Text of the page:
Malt Whisky Yearbook 2014

Malt Whisky Yearbook 2014

available via www.maltwhiskyyearbook.com

What they say:

The new edition of Malt Whisky Yearbook is published in October. Whisky enthusiasts all over the world look forward to the Malt Whisky Yearbook every autumn. This 9th edition is again fully revised and packed with new and up-to-date information on more than 200 whisky distilleries from all over the world. Distinguished whisky experts such as Charles MacLean, Gavin D Smith, Dominic Roskrow, Ian Buxton, Neil Ridley and Ian Wisniewski contribute with new features written exclusively for this new edition along with details of hundreds of whisky shops, whisky sites and new bottlings. A comprehensive summary of the whisky year that was and all the latest statistics are also included. Malt Whisky Yearbook 2014 includes more than 200 tasting notes describing the flavour of single malts from all working distilleries in Scotland and Ireland. Finally, with more than 500 colour photographs, Malt Whisky Yearbook 2014 is as much an essential reference guide as a book to read for pleasure.

Malt Whisky Yearbook 2014

What we say:

The malt whisky yearbook edited by Ingvar Ronde is a yearly guide to all things malt whisky. Published in the autumn of the previous year (usually around October) this book arms you for the year ahead with everything you need to know about the world of whisky.

The 2014 edition is the first I had purchased. After realising I was getting into whisky in a serious way and was rapidly purchasing any books I could get my hands on that dealt with the subject of whisky, it was inevitable that I would come eventually to the yearbook. Luckily for me the 2014 edition was just about to be published so I pre-ordered a copy from Amazon and waited.

On receiving the 2014 yearbook, although I had other whisky books I felt I wanted to read first, I couldn’t help myself from flicking through this copy to look up some distillery or other that was on the fringes of my knowledge. Here in lies the first bonus of this book – particularly for me as my love started with single malt scotch – it is a great encyclopedia of the Scottish whisky distilleries. However I wanted to reserve making a proper review until I had a chance to read this cover to cover.

Starting in October it took me until the end of the year to read this through (almost) completely. I found myself skipping some of the asides regarding the major blenders which usually counter-face the distillery entries that represent the blenders spiritual home. Many of which I have now gone back and read as I find myself delving deeper into the scotch blending industry and understating more about the ownership of certain distilleries and why you wont often find their name on a bottle on the shop shelves.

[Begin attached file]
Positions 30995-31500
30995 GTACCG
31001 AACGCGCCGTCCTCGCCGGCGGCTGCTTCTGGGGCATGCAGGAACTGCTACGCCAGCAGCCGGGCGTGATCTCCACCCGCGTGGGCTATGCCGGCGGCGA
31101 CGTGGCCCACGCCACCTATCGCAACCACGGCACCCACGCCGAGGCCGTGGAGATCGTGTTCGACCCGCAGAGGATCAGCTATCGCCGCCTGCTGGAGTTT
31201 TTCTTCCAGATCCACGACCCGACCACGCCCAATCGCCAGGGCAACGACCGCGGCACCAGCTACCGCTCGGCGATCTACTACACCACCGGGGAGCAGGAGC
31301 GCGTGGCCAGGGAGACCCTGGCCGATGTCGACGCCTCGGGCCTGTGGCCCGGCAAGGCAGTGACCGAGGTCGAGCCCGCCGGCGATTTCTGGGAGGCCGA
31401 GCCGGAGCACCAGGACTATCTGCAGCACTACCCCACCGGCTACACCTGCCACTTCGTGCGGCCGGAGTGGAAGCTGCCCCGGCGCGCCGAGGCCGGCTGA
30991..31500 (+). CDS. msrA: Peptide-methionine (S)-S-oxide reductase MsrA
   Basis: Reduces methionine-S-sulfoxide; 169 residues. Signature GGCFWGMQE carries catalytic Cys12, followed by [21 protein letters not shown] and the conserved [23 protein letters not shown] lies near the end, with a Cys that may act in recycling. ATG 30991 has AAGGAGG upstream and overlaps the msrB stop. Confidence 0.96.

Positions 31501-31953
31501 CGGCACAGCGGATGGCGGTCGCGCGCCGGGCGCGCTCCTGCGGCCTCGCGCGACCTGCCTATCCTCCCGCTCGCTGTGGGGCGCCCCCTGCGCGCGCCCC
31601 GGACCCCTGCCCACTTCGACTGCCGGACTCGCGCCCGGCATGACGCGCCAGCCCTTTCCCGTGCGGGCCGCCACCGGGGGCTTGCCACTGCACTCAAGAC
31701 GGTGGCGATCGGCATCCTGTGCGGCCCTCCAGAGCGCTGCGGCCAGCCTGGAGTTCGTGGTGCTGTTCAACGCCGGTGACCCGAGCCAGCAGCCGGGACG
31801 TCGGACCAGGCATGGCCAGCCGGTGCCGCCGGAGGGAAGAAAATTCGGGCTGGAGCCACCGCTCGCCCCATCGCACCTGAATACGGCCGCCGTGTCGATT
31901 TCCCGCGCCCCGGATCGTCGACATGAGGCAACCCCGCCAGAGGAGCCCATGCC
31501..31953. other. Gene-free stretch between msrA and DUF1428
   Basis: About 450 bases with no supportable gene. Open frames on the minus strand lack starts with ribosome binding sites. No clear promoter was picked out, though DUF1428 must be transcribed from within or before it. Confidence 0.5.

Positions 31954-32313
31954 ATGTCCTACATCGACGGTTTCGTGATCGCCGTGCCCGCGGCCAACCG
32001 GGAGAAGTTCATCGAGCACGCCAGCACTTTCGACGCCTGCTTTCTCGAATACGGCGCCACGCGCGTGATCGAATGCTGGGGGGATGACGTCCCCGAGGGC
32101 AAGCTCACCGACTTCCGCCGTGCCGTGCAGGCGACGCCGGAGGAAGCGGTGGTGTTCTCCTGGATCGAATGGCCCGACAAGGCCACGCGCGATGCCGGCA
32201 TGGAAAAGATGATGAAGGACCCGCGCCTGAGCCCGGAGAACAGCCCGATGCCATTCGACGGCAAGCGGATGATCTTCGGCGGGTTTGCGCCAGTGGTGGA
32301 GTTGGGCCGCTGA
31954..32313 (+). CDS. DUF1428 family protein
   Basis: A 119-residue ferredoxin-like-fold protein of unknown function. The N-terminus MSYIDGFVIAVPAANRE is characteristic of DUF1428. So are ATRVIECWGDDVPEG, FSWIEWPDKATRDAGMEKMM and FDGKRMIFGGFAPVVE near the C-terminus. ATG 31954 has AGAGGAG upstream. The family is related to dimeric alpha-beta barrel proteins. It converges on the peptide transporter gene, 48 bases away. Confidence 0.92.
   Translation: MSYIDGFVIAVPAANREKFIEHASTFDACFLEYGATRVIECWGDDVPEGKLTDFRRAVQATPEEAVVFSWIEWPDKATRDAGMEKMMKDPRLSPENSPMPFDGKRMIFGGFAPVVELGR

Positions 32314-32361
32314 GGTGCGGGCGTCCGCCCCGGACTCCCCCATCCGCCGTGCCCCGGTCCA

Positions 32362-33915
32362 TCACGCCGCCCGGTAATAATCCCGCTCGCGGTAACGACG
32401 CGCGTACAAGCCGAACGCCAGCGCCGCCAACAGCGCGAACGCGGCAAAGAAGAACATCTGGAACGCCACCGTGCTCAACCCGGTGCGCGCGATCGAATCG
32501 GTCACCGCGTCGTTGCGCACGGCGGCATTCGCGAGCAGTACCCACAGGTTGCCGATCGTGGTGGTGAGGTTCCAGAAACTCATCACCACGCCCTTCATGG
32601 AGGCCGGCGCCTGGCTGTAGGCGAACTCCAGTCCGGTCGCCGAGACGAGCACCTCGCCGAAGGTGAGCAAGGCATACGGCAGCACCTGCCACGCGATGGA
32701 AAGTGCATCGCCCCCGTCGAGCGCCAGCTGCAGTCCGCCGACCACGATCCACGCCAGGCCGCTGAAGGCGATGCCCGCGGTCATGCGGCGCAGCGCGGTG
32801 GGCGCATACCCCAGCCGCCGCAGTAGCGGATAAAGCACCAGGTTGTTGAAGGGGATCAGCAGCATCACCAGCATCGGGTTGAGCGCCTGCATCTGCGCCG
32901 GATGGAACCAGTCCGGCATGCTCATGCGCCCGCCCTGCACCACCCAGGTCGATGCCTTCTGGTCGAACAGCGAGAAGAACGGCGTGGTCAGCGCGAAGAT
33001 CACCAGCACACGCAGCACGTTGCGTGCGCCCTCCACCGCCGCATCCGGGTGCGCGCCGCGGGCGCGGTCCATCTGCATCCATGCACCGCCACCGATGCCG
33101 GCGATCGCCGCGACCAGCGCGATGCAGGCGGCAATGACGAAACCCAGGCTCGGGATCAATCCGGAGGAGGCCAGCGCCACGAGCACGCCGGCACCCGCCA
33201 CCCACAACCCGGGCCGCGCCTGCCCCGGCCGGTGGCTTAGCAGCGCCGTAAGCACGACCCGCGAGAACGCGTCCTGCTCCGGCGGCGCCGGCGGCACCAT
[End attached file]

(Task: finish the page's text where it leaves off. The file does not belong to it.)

I now use the guide as a great reference, my only (small) complaint is that for each distillery there is a timeline of its history and a panel about the current operation, e.g. mash tun type and size, number stills and sizes etc. Unfortunately I found this information to be a little varied from entry to entry making it difficult to make comparisons. As a single resource however this is the first place that I go when trying to find out a little more behind where (and how) my dram was produced.

Of the other articles in this book , I found them entertaining upon first read, most represent some personal delving into a specific area of the industry. However most just seem like a little topical padding around what is essentially the core facts in the book. The final section of the book deals with the ever-burgeoning ‘World’ distilleries (i.e. not in Scotland!) in a very compact form. I expect this section will not only continue to grow but may expand in the depth of the data presented.

Finally I would summarise my review by pointing out that this is an industry-focussed book, in that it provides the minimum facts you would probably like to be armed with upon entering the whisky business. With all the timelines and facts and figures it will appeal to most whisky geeks and I would stand by some of the plaudits on the current book; if you are interested in whisky and do buy several bottles, you may find this an interesting read. As a blogger and social commentator on the world of whisky I have found this tome to be invaluable and I am looking forward to purchasing the 2015 edition – if only to see what has changed!

In conclusion buy this book if you love finding out about whisky, or whisky distilleries it is invaluable as a reference. Read it and impress your whisky friends – you too could be a Whiskyphile like us!

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